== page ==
Have you seen this article yet from the Huffington Post?
They’re reporting on a study that demonstrates what many have quietly suspected for some time: there is a link between hormonal birth control and depression. And, teenagers seem to be most at risk.
For anyone out there who’s ever had the misfortune of using the pill (you can’t see me but I’m raising my hand), this may come as no surprise. As if the headaches and exhaustion weren’t bad enough, the mood swings were far, far worse. I went from being an emotionally stable, happy young woman to being prone to crying and becoming angry at the drop of a hat. Thank goodness I had a supportive husband who encouraged me to be done with the whole matter, and who rejoiced with me when we conceived our daughter a few months later. (Best surprise ever, by the way.)
Polite society is of course perpetually uncomfortable with the truth about birth control — nobody really wants to talk about the side effects and risks, or about how it seems to go against natural law by telling us something is wrong with our otherwise healthy bodies. On the rare occasion that I have broached the subject with a friend and voiced a few of my concerns, I’ve been met with defensiveness — and a clear preference for steering clear of the answers I had spent years searching for. How am I supposed to think about marriage and children? Is using an abortifacient birth control method ever permissible? Why does God call children blessings, when everyone talks like they’re such a detriment to married life? What does it mean to be created female?
I’d never imagined that my questions would eventually lead me to the steps of the Catholic Church, or that the truth had been out there all along for the taking.
Most people (like me when I was in my early twenties) simply don’t know, or can’t fathom a God who would care so much for the small details of how we live our lives. Something so readily accessible and widely used as hormonal birth control surely couldn’t be problematic...how else am I supposed to regulate the number of children we have...if doctors prescribe it, it can’t be bad for me. I know that’s what women are thinking because I had all those same thoughts myself, and I believed that you couldn’t have a healthy marriage without contraception. I had unwittingly bought into the culture’s vision for sexuality, in large part because I saw no other vision.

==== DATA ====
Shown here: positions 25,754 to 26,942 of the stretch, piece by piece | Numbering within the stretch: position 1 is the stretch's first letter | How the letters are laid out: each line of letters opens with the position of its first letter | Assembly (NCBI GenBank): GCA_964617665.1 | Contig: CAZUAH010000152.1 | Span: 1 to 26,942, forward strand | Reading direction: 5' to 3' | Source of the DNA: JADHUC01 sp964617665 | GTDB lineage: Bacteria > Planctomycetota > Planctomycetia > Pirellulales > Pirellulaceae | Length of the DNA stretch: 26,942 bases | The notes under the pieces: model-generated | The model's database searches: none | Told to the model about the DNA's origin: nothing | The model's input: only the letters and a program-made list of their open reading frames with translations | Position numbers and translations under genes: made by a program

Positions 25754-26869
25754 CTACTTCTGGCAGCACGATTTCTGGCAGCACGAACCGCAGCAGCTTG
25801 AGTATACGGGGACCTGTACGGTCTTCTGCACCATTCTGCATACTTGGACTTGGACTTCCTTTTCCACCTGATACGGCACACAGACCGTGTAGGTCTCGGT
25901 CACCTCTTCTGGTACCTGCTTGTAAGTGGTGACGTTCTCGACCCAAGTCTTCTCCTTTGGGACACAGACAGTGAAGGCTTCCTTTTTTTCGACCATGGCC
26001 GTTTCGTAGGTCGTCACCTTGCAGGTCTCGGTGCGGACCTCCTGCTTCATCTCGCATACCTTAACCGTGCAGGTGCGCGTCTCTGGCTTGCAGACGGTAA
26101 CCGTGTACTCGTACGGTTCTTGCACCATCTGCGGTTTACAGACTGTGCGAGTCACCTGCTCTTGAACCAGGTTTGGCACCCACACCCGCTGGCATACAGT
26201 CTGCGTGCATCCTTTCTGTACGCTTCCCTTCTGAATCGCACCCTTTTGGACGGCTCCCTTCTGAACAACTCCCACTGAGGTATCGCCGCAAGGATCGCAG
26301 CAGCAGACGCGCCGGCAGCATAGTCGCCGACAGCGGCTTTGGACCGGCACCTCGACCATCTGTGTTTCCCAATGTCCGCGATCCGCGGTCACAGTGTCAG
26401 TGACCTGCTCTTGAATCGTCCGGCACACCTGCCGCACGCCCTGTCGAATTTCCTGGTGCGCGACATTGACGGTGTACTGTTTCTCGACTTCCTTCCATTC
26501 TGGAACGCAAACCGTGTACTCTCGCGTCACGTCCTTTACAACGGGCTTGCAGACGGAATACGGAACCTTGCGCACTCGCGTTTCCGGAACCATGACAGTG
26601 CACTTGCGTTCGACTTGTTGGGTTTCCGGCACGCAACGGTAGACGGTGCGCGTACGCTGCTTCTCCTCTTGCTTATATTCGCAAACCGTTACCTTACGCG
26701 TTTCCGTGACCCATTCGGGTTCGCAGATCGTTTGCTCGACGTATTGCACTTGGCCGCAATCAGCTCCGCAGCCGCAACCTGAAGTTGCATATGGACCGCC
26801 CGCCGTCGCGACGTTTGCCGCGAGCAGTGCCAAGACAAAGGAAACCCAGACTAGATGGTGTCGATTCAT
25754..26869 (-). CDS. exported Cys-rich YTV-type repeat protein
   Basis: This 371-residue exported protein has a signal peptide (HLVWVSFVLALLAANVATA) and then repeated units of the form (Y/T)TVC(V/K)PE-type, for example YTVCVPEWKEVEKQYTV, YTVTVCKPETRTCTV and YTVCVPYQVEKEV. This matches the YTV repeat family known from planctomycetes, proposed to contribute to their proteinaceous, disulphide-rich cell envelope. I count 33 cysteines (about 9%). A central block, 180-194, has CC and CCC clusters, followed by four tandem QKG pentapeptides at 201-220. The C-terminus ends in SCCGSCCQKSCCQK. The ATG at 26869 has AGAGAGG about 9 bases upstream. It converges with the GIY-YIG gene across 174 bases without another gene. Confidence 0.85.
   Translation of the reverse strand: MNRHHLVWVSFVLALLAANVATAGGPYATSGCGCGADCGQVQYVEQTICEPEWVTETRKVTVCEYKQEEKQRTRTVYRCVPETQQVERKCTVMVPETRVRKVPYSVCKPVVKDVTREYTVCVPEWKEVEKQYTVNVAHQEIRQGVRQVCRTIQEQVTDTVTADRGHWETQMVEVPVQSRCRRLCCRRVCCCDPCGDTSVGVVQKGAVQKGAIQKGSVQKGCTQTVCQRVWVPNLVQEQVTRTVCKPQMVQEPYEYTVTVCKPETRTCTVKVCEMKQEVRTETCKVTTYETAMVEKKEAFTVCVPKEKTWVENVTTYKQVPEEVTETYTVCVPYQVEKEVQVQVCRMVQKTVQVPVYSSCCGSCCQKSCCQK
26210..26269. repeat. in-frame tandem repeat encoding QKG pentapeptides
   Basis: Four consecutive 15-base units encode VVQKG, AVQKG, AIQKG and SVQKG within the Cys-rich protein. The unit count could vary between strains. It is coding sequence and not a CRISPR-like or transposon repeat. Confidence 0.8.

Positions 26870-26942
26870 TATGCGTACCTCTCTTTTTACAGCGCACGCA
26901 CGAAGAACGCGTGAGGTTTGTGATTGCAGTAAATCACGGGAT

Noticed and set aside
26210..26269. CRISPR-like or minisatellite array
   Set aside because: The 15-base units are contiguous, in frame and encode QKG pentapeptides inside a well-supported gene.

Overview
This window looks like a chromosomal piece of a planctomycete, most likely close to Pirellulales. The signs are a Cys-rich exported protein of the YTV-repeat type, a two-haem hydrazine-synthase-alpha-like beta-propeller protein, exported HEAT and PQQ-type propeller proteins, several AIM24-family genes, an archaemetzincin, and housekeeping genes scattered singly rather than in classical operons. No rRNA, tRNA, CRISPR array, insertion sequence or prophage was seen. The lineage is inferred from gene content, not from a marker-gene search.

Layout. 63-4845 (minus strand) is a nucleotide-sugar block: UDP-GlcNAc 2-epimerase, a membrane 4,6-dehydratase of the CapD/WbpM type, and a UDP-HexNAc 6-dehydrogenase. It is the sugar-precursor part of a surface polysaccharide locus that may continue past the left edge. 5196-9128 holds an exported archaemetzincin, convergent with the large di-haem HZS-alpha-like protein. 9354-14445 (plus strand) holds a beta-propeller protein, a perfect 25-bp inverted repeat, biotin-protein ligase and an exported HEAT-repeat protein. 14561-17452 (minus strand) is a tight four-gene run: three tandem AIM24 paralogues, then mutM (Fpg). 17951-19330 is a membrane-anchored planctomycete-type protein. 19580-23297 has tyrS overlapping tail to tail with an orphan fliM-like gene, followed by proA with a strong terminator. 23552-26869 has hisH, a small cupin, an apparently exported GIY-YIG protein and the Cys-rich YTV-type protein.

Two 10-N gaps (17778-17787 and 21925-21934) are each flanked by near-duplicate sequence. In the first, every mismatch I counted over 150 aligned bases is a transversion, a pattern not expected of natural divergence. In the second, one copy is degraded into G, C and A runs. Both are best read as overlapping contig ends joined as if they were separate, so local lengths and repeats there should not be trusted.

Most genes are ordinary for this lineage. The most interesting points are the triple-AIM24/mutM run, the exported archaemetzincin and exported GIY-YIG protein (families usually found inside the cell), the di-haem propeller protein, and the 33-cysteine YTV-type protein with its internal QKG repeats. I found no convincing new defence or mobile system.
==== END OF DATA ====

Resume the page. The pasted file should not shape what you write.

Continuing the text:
This is why it is so very crucial for Catholics to first believe, then live and tell the truth about the dignity of the human person. We possess the fullness of the faith, we have unlimited access to the graces available through the Sacraments, and we are charged with sharing the hope of Christ with the world. This hope involves every last detail of our lives, and certainly who God created each of us to be. And in a world hungry for love, acceptance, and purpose, we are incredibly fortunate to be in an actual relationship with this God, who has through the Church given us everything we need to know and do in order to live a good and fulfilling life. (Note that I didn’t say happy. No guarantees there.) We must not shy away from sharing these beautiful truths with those who simply don’t know, fellow Catholics included.
According to a recent poll conducted by Pew Research, only 13% of those attending Mass weekly agree with the Church’s teaching that using artificial birth control is a sin. That statistic is both humbling and troubling, because it means we are somehow not reaching our own brothers and sisters with the truth about the mystery and beauty of human sexuality. It means the vast majority of people attending Mass are either unsure or skeptical of God’s perfect plan for married men and women. It means that some number of couples is struggling with the demands of marriage and parenting, and perhaps do not have the necessary supports in place to remain open to life. So I applaud the Huffington Post for running this piece. While the author is not morally opposed to artificial contraception, it is ALWAYS a good thing when the downfalls of hormonal birth control are exposed. Few are willing to say that the pill is bad for women.
Whether you’re Catholic or not, there is no shame in stopping to ask yourself some hard questions about contraception. And I assure you that the planet will not explode if you decide to reconsider using it. Things like the pill and IUD have wrought havoc on women and their bodies for decades, and it’s perfectly okay to say so. Because we, and our daughters, deserve better.